You are here

Dictionary of Occupational Titles

For those experiencing daily difficulty because of their severe disorder, Social Security disability benefits can be a huge help. However, for those applying, certain medical and legal terms may be difficult to understand. We will explain an important one here: the Dictionary of Occupational Titles, or DOT.

What Is The Dictionary of Occupational Titles?

When a person applies for disability benefits, they are stating that their severe disability prevents them from working and supporting themselves. This means that all applicants must provide proof of their condition, of their previous work experience, and of their inability to continue this work. This involves knowing what tasks an occupation does or does not require — and that is where the DOT comes in.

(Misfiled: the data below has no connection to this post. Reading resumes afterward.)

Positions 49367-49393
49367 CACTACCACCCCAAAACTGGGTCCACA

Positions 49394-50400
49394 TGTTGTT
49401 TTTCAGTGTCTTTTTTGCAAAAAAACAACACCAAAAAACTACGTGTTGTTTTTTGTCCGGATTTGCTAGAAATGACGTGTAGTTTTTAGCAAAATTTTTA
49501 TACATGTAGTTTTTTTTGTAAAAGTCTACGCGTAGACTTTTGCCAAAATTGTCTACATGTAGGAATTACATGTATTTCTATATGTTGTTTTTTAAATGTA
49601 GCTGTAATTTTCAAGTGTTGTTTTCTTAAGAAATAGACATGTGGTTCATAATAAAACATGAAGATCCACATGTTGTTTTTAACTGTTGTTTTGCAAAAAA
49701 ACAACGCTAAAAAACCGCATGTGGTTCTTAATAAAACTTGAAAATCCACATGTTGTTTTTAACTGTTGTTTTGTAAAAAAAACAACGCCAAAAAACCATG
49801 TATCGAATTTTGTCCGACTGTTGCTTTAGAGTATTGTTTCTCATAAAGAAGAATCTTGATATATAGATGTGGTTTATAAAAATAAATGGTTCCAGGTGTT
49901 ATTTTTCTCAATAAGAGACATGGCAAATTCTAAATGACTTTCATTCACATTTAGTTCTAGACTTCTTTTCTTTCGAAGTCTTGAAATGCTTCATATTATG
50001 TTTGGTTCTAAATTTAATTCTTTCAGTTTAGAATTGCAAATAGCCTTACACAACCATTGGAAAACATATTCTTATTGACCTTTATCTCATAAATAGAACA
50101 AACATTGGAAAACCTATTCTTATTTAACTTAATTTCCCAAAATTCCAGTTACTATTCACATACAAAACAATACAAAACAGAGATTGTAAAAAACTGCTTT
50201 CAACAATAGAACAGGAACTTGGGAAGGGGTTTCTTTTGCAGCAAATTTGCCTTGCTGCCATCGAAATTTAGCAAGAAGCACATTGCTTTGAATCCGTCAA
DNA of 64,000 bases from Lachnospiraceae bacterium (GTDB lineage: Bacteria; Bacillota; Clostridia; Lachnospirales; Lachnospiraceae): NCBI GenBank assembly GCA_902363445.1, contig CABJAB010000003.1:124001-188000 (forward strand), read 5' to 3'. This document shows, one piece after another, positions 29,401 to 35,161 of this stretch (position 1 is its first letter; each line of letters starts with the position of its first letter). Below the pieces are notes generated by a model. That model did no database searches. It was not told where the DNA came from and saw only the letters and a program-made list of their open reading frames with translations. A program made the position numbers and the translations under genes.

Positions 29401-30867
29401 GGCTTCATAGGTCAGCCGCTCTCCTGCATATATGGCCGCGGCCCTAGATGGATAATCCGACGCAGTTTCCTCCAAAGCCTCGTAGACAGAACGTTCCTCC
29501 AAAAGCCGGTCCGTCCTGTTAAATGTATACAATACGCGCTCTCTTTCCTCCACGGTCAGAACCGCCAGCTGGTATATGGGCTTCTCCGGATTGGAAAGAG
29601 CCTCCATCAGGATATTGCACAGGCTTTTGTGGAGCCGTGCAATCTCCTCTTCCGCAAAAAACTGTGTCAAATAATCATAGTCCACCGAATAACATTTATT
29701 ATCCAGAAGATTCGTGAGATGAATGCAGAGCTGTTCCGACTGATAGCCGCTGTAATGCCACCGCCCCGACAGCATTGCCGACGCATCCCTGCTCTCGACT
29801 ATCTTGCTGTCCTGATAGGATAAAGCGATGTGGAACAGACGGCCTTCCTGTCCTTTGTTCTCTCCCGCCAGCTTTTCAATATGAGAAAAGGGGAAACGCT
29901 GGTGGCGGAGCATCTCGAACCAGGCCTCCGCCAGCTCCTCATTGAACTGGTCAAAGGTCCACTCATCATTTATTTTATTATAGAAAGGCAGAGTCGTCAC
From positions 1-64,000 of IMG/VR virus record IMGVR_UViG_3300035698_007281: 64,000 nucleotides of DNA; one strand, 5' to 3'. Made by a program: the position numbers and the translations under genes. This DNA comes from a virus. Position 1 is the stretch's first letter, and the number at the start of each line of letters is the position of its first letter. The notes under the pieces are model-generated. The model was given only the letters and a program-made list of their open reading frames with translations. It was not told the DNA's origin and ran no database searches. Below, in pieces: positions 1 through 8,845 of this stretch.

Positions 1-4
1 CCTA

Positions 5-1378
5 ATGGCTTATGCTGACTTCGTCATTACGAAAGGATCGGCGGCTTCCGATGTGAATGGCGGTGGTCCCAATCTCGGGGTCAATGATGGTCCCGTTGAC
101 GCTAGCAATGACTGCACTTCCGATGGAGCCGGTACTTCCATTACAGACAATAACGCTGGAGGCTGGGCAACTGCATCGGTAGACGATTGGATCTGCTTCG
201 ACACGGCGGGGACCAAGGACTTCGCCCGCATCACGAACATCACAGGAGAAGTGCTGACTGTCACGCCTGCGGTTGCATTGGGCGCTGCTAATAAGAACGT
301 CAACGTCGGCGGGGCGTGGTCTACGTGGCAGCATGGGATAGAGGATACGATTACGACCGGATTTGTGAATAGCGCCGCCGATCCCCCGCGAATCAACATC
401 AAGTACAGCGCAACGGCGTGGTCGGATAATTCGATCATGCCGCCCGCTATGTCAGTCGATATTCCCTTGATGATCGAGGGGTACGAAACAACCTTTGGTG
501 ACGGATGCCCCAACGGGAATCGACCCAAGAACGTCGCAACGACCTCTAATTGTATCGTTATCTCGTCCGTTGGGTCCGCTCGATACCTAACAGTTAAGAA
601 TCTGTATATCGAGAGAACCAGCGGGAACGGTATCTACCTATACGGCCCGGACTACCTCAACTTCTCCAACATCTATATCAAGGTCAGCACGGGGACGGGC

The DOT was created as a national standardized job database to help document the physical requirements of a job. When an applicant’s case is reviewed by Social Security, the reviewer will compare their condition to the DOT entries of their current and previous jobs to see if they are qualified for work.

Unfortunately, the DOT (which hasn’t been updated since the late 1990’s) does not address certain taxing aspects of most forms of work, such as mental and emotional strain. Social Security is currently working on a replacement for this system, called the Occupational Information System (OIS), which is scheduled to be implemented some time in 2019.

How an Attorney Can Help

Disability attorneys are more well-versed in disability cases than any other resource. They can help you to compare your condition with your work experience, document these findings on your application, and build the best case possible to show that your disability prevents you from working. Better yet, disability attorneys are not allowed to take payment unless they win your case, meaning you could be a free consultation away from building your highest-quality disability case.